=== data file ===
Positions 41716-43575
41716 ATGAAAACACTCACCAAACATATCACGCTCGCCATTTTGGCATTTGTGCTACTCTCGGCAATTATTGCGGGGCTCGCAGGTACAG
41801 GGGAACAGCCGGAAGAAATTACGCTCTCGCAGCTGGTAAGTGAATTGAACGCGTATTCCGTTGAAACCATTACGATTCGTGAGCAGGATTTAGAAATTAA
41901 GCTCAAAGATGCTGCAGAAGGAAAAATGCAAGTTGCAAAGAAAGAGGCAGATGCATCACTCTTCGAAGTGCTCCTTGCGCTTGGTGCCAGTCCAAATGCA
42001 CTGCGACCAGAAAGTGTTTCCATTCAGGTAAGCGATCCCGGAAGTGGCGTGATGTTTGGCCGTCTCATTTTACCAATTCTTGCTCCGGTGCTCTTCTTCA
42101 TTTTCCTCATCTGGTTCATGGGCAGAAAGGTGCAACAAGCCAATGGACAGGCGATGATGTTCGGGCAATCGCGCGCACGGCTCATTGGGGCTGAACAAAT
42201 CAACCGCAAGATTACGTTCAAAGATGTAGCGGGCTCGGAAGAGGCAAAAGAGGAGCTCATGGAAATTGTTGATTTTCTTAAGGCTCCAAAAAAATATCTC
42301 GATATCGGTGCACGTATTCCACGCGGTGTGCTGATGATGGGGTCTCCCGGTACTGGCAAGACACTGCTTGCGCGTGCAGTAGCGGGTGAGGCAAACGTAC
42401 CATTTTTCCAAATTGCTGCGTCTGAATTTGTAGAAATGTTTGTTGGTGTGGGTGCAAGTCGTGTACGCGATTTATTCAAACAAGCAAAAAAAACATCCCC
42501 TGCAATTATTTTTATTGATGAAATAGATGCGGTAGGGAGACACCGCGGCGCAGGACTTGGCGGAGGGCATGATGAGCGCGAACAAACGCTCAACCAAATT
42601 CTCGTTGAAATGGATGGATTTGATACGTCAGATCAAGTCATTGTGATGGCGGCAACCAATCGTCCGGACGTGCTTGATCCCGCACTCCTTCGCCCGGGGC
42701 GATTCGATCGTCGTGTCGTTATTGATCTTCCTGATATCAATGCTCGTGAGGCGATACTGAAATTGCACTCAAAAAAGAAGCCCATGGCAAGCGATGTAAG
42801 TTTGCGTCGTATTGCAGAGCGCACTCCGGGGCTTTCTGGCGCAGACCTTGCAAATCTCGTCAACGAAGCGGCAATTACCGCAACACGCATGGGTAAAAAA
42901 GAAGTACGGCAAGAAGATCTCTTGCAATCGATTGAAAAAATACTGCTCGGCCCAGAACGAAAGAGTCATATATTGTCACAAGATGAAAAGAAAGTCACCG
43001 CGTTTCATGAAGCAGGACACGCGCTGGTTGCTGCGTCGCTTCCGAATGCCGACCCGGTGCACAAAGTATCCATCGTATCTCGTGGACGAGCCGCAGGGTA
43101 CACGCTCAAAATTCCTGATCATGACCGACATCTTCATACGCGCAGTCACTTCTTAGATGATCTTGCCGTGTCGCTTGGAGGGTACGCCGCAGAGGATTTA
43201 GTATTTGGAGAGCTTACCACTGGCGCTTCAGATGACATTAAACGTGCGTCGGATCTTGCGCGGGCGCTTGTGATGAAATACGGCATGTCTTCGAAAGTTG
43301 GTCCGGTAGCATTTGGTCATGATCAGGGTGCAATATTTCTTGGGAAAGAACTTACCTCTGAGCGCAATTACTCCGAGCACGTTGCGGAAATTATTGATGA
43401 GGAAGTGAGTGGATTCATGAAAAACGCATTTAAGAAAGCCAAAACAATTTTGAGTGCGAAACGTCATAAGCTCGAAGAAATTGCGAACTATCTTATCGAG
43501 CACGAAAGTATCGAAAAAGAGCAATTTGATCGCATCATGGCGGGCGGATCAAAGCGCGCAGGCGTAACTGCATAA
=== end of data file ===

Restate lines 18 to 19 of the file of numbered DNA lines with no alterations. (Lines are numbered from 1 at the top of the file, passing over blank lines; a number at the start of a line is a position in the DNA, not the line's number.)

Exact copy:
43301 GTCCGGTAGCATTTGGTCATGATCAGGGTGCAATATTTCTTGGGAAAGAACTTACCTCTGAGCGCAATTACTCCGAGCACGTTGCGGAAATTATTGATGA
43401 GGAAGTGAGTGGATTCATGAAAAACGCATTTAAGAAAGCCAAAACAATTTTGAGTGCGAAACGTCATAAGCTCGAAGAAATTGCGAACTATCTTATCGAG